Canadian nursing homes use restraints on a third of their residents

Statistics were gathered from five countries about the use of physical restraints and anti-psychotic medication, drugs whose use on senior citizens has become increasingly controversial.

Prof. Hirdes said that the use of physical or chemical restraints can be reduced in part by dealing with the patients' underlying problems, such as bad eyesight or hearing or bothersome living conditions.

The study found that Canadian nursing homes use anti-psychotics with about 27% of residents. This falls in the middle of the five countries surveyed.

Anti-psychotic drugs are known to have adverse effects, including increased risk of falls, cardiovascular problems and death.

The study also found that Canada is one of the highest users of restraints for the elderly, despite years of evidence that such measures have many negative side effects.

"Use of restraints -- often on patients with dementia or other cognitive impairment -- is considered by experts to be a sign of poor-quality care, and leads to harms ranging from loss of mobility to pressure ulcers and increased agitation." said John Hirdes, a gerontology professor at the University of Waterloo.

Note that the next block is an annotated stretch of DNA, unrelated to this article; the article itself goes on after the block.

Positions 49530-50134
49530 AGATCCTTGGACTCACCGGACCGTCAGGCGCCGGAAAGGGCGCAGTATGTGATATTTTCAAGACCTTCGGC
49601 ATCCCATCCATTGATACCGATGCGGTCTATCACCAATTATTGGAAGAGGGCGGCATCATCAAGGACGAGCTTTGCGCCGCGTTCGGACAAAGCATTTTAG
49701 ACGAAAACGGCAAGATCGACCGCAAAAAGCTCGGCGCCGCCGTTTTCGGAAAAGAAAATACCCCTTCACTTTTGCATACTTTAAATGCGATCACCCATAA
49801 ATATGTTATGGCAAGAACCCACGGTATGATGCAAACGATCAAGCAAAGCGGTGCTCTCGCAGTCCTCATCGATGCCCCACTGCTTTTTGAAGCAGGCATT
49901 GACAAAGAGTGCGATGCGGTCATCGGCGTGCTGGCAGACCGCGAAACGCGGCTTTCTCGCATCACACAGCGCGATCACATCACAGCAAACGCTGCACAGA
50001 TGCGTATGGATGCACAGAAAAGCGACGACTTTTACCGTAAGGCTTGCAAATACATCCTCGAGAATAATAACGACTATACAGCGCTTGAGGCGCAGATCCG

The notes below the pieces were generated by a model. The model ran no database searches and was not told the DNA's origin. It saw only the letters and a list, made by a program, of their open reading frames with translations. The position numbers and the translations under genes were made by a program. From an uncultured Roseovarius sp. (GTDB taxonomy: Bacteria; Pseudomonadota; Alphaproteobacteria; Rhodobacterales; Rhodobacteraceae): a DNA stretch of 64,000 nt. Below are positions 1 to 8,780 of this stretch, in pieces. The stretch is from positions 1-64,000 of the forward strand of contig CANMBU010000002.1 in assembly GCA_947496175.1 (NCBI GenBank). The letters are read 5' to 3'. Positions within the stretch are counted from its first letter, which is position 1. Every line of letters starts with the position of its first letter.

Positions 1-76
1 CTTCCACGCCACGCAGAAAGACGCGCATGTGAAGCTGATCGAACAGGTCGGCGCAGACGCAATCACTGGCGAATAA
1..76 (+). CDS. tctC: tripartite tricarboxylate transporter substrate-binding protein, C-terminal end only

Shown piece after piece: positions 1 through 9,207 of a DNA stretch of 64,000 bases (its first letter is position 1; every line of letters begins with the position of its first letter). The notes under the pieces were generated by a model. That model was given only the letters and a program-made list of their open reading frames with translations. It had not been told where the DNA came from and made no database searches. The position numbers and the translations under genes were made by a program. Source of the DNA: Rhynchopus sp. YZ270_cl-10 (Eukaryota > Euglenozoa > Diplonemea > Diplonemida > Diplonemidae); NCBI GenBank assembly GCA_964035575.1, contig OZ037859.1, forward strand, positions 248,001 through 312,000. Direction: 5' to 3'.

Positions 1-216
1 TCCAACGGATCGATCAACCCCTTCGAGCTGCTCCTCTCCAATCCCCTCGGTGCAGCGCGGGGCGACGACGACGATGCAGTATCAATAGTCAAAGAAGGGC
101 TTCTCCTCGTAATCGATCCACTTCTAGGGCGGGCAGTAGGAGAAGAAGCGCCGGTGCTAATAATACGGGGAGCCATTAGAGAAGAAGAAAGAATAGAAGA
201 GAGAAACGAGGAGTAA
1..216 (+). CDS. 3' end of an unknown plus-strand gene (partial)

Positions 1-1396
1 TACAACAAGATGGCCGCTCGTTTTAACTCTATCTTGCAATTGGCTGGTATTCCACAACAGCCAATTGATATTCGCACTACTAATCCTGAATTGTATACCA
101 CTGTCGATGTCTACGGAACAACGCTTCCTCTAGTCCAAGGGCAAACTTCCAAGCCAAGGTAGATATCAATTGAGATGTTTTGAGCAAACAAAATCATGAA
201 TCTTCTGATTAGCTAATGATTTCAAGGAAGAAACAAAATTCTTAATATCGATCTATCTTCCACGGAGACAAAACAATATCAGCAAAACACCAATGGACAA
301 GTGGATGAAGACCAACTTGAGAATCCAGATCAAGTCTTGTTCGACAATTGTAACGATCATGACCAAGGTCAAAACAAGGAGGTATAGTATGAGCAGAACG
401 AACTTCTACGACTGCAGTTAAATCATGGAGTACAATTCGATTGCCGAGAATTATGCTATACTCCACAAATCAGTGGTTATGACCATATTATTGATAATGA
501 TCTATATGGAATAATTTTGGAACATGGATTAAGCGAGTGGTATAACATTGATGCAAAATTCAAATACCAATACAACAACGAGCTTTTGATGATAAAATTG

According to the study, physical restraints are used in Canadian nursing homes on almost a third of residents (31.4%). Sadly for Canada, that is the highest number in the study. The other countries surveyed were Switzerland (6%), the United States (9%), Hong Kong (20%) and Finland (28%).

Canada has made some improvement over the past decade; in 1999 the figures were above 40%. However, the current figures are still too high. According to experts, ideally, the rate of restraint use should be below 5%. There is room for improvement.

However, a spokesman for the long-term-care industry said that the study misleadingly inflated the Canadian figures. The study included statistics from some chronic care hospitals, and they have less regulation and younger patients than nursing homes. Both of these factors could lead to greater use of restraints.

In Ontario, new legislation is imposing strict rules on nursing homes to limit restraint use. Also, there is going to be a Web site that allows consumers to compare quality of care, and other factors, between facilities.

Source: Blackwell, Tom. "Canada highest user of restraints on elderly." National Post.